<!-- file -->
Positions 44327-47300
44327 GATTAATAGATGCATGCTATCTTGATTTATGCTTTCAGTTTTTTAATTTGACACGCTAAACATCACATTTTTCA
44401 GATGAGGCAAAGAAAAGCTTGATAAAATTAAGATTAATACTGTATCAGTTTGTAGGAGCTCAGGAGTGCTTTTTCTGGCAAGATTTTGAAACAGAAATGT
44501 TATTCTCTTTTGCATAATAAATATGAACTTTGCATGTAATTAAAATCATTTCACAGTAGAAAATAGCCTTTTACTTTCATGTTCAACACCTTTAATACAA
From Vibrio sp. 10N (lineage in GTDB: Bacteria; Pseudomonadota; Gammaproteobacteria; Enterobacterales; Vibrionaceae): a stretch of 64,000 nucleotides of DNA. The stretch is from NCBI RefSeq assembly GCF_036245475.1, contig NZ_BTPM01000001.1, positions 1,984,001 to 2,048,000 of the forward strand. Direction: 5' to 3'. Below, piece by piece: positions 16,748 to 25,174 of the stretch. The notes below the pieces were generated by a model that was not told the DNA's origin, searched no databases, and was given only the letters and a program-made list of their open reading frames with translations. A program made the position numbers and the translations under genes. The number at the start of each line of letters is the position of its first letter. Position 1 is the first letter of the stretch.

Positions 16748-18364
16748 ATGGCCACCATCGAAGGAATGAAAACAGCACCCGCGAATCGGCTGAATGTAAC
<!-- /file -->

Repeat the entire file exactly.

Positions 44327-47300
44327 GATTAATAGATGCATGCTATCTTGATTTATGCTTTCAGTTTTTTAATTTGACACGCTAAACATCACATTTTTCA
44401 GATGAGGCAAAGAAAAGCTTGATAAAATTAAGATTAATACTGTATCAGTTTGTAGGAGCTCAGGAGTGCTTTTTCTGGCAAGATTTTGAAACAGAAATGT
44501 TATTCTCTTTTGCATAATAAATATGAACTTTGCATGTAATTAAAATCATTTCACAGTAGAAAATAGCCTTTTACTTTCATGTTCAACACCTTTAATACAA
From Vibrio sp. 10N (lineage in GTDB: Bacteria; Pseudomonadota; Gammaproteobacteria; Enterobacterales; Vibrionaceae): a stretch of 64,000 nucleotides of DNA. The stretch is from NCBI RefSeq assembly GCF_036245475.1, contig NZ_BTPM01000001.1, positions 1,984,001 to 2,048,000 of the forward strand. Direction: 5' to 3'. Below, piece by piece: positions 16,748 to 25,174 of the stretch. The notes below the pieces were generated by a model that was not told the DNA's origin, searched no databases, and was given only the letters and a program-made list of their open reading frames with translations. A program made the position numbers and the translations under genes. The number at the start of each line of letters is the position of its first letter. Position 1 is the first letter of the stretch.

Positions 16748-18364
16748 ATGGCCACCATCGAAGGAATGAAAACAGCACCCGCGAATCGGCTGAATGTAAC